Saturday, April 28, 2007

There aren't too many

There are very few movies that we all can sit down and watch from start to finish. Our ages span from 40 to 3...and there are 7 of us...add to that a teenage friend and the odds get wider...

But, last night we all watched "High School Musical". Some for the umpteenth time. But it still holds everyones attention.

What other movies appeal to masses like this?

I'm almost ashamed to admit it, but for family movies, this may be a classic.

Sunday, April 22, 2007

Still Struggling With Balance

Where do you stand?

When do you take a stand?

This guy in Missouri has gone too far.

But, then again, I think Donald Miller, author of Blue Like Jazz, goes too far too.

So, where do you draw the line (or should you even consider a line)?

If a church asks its youth workers to hold to Biblical standards of conduct in an effort to set a positive yet REAL example for its young people, is that too far? Is it far enough? What if they ask their workers not to attend rated R movies? Or go to the local casino? Or drink an adult beverage with dinner while out in town? or in their home? Or purchase/read an adult magazine while filling up at the gas station?

You see, some of these are way over the edge and would never be addressed Biblically, because the temptation wasn't there. Albeit the sin took place in the mind, there just weren't as many places for it to fester or manifest itself into reality back in Bible times. So now we have all these options...choices. And we have GRACE and Freedom in Christ...not liscence, but freedom. But I'm not talking about me...that's easy.

The real question is...How does one who is responsible for choosing leaders...a board member, a youth pastor, a deacon...set standards for choosing leaders.

The disciples were not permitted to go out from Jerusalem until the Holy Spirit entered into them...they were told to stay put (pretty legalistic if you ask me - read sarcasm). This was done for the overall benefit of the program. So, when we choose leaders in church...or teachers at a Christian School...or Nursery do you set standards without coming across as a legalist?

Maybe God never intended Christian organizations to get this large. If it's so big that you just don't know, or can't TELL, then maybe it's too big (just thinking while I write).

You see, I've been great with following rules as set by organizations. If there's no gum chewing, then I'm not terribly rebellious...I don't chew gum. But the problem now is...

I'm in authority. I, with the help of others, am being asked to help set the rules...the standard of conduct...for those who work with children...

...and I'm struggling.

Saturday, April 14, 2007

The Comfort Room

Kid 3 represented his class at the Regional Spelling Bee yesterday. I've never been before (Kid 1 was a regular), and it's held in the nearby big city, so I block out my calendar two months ago to ensure I can attend.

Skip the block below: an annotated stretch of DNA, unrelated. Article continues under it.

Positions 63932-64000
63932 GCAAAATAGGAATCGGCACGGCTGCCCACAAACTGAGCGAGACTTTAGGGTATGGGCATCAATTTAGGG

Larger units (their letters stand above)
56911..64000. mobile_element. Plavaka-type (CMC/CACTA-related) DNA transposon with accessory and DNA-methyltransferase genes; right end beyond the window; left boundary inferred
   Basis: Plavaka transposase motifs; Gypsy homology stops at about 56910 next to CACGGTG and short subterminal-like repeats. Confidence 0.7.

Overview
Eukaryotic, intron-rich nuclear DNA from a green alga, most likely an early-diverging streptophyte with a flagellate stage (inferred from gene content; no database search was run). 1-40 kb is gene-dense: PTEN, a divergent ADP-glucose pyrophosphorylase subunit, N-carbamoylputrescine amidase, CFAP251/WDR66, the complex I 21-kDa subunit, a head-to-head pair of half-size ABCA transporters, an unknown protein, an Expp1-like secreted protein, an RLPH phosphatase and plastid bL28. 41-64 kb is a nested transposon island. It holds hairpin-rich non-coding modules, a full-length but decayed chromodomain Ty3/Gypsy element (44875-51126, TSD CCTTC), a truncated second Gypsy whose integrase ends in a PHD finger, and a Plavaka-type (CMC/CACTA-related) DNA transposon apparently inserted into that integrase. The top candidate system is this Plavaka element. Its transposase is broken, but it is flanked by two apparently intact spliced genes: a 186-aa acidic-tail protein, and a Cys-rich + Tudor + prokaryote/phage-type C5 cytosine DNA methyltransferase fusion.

What I didn't realize, until the day before, is that I would be the head judge for the other grade. This turned out to be a coup...a real blessing...because I don't know what I'd do if I had to sit around the gym waiting for things to happen up in the individual classrooms.

Anyway, being a judge gave me an inside look at the process...of which, the most bazaar step was THE COMFORT ROOM.

Each grade is in a classroom (about 50 kids). The judges are up front at a table. No parents or teachers allowed inside. Kids get up and spell. If they are wrong, a high school volunteer escorts them to the comfort room where there is cookies, juice, and a very compassionate administrator there to console if necessary.

As an employer, its the comfort rooms of the world that create the most problems for me when I have to deal with these people as adults.

It's been said many different ways, but I'll say it again:

Everyone shouldn't get a trophy, not everyone is a winner, losing builds character...and,

We DON'T need comfort rooms.

Wednesday, April 11, 2007

How much does it matter?

My friend Brent is reviewing this book about an unchurched man becoming a "mystery shopper" for the church. On the surface, I think it's a great idea...actually an idea I was sharing with my pastor, as I have the perfect unchurched friend, who I work with, who has a critical eye, that might be very effective for our church.

But the more I think about it, does it really matter how much our church appeals to the lost world? I mean really, it kind of boils down to the purpose of the church...are we called to placate the pagans...or are we called to build up the body of Christ? Will the lost world ever really understand us...I mean if they're not saved?

Isn't evangelism done on an individual basis through personal relationships? Not necessarily through worship and praise?

Monday, April 02, 2007

Check this out...

I'd like to add this to top of mind for my daily prayer life.